Definition of rock crystal in English:

rock crystal

noun

mass noun
  • Transparent quartz, typically in the form of colourless hexagonal crystals.

    ‘a piece of rock crystal’
    as modifier ‘a rock crystal ball’
    count noun ‘Scottish beachcombers can expect rock crystals and cairngorms’
    • ‘However in the pagan period, rock crystal was used to make crystals balls about 2 inches in diameter.’
    • ‘In 1986 the world's leading science journal announced that the most ancient rock crystals on earth, according to isotope dating methods, are 4.3 billion years old.’
    • ‘Perhaps it was his ambition to have a career commensurate with his talent that led him to settle in Paris, where he distinguished himself over several decades by his cutting of rock crystal, his speciality.’
    • ‘Also of interest were objects of precious or semiprecious materials such as rock crystal - or natural wonders - such as nautilus shells.’
    • ‘Painting on the inside of snuff bottles made of rock crystal or glass was a great Qing innovation.’
    • ‘If left to their own devices, pieces made of rock crystal will last forever, but they are of course unusually vulnerable to breakage and destruction.’
    • ‘By a happy chance, the earliest postclassical European rock crystal vessels are at the same time the purest in terms of design.’
    • ‘Prague once again became a great centre of hardstone - not to mention rock crystal - production in the later sixteenth century by virtue of the patronage of Emperor Rudolph II.’
    • ‘Qianlong, who reigned from 1736 to 1795 and died in 1799, was one of the greatest patrons and collectors of Chinese rock crystal carvings ever.’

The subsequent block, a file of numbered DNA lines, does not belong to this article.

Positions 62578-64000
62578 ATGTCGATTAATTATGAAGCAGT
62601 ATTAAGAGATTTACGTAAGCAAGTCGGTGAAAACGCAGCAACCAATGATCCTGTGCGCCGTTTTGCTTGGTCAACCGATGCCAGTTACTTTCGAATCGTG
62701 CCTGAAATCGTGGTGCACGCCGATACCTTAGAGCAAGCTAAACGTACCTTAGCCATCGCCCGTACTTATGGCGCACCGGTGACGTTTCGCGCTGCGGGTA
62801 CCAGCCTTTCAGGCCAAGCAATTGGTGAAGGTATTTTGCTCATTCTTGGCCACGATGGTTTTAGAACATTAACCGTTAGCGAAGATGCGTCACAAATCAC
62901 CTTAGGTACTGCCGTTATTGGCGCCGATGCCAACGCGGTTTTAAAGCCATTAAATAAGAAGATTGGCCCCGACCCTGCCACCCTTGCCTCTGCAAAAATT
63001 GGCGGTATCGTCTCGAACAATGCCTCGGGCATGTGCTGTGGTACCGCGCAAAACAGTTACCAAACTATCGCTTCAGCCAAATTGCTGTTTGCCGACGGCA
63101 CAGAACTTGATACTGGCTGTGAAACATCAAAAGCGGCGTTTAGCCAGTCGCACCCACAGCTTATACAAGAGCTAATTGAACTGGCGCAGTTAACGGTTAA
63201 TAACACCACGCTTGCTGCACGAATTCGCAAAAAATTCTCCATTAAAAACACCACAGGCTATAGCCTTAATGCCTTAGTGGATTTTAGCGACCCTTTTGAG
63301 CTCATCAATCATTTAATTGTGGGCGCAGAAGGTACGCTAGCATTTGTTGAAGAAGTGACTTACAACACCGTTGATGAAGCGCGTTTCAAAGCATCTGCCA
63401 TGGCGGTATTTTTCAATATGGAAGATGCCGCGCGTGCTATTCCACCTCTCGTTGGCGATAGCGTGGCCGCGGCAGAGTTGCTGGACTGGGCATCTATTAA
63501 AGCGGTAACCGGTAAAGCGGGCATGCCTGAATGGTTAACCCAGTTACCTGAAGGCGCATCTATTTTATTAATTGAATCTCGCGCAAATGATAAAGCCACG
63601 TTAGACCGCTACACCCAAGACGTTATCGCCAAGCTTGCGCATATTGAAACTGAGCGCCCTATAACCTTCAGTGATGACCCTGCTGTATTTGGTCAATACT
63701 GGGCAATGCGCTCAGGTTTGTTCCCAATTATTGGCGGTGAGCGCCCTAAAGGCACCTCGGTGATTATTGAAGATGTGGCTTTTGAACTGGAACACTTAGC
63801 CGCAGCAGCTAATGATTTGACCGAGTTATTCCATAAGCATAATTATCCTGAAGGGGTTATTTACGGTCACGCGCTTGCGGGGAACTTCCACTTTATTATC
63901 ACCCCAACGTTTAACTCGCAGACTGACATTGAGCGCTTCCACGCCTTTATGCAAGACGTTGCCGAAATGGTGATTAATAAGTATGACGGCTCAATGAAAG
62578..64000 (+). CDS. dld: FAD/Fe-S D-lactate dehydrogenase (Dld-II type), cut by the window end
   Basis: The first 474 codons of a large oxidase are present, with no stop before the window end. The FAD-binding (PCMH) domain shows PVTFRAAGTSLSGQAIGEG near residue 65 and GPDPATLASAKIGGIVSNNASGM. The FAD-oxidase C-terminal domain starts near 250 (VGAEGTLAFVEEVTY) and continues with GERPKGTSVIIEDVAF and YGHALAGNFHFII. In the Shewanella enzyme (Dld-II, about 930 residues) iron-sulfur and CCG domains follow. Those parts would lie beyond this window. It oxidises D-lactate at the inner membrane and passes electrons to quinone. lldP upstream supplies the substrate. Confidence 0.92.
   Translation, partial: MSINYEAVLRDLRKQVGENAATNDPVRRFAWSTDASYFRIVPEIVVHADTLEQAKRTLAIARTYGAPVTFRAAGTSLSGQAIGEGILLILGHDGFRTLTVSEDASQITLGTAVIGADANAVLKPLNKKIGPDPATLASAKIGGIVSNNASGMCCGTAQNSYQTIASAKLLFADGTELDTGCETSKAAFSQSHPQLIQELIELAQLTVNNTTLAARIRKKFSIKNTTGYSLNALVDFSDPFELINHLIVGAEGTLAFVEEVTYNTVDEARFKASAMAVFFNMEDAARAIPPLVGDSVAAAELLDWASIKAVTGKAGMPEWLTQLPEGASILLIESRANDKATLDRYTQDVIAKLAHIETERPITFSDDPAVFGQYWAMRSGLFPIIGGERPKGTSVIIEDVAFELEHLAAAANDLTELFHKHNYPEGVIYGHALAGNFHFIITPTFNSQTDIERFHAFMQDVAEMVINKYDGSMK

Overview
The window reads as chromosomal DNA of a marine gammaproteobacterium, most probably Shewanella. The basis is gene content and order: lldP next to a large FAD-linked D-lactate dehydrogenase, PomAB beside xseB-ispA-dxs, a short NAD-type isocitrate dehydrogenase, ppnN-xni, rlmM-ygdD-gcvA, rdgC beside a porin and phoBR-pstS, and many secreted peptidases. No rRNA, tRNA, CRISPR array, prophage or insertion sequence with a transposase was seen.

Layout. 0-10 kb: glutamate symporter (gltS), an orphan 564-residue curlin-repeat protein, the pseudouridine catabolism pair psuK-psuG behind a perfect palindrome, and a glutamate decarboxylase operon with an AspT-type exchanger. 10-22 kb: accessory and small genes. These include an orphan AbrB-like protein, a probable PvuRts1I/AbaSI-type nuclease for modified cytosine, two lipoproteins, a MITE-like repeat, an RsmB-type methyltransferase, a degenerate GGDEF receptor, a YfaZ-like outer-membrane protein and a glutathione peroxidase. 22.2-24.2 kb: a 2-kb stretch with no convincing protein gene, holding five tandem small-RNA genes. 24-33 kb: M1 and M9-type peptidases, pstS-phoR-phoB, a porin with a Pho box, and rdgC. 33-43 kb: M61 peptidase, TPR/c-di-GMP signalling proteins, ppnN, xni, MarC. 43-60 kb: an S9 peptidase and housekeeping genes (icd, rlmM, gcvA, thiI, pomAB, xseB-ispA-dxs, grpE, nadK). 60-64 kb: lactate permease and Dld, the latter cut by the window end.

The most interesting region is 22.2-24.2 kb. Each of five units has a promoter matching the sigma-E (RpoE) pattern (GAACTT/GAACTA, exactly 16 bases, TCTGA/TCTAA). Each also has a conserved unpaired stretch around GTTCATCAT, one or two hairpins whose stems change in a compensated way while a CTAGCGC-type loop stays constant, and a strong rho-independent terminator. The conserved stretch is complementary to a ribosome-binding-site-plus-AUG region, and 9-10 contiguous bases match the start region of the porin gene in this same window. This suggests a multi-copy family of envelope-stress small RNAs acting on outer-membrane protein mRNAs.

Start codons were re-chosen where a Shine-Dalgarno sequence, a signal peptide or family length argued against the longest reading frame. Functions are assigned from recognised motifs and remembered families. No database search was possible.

• ‘The few glass beads, and one of rock crystal, are also imports.’
    • ‘The same people crafted stone tools of a satisfying symmetry that seemed to transcend mere utility, and to collect as objets trouvés, rock crystals, fossils and pebbles of pleasing shapes.’
    • ‘A number of mysterious indications from ancient cultures link the use of rock crystals with communications through the air.’
    • ‘Crystal gazing seeks visions allegedly seen in a ball of rock crystal, preferably quartz.’
    • ‘A clear and colorless glass, called cristallo in Italian for its resemblance to rock crystal, was a widely sought Venetian product.’
    • ‘Small flakes of rock crystal as well as axes, bone projectile points, and burials are known.’
    • ‘A volcanic eruption, or magma rising and cooling close to the Earth's surface, will cause the formation of a wide variety of igneous rock crystals.’
    • ‘The rock crystal pieces were complemented by a positive kaleidoscope of coloured hardstones.’

Pronunciation

rock crystal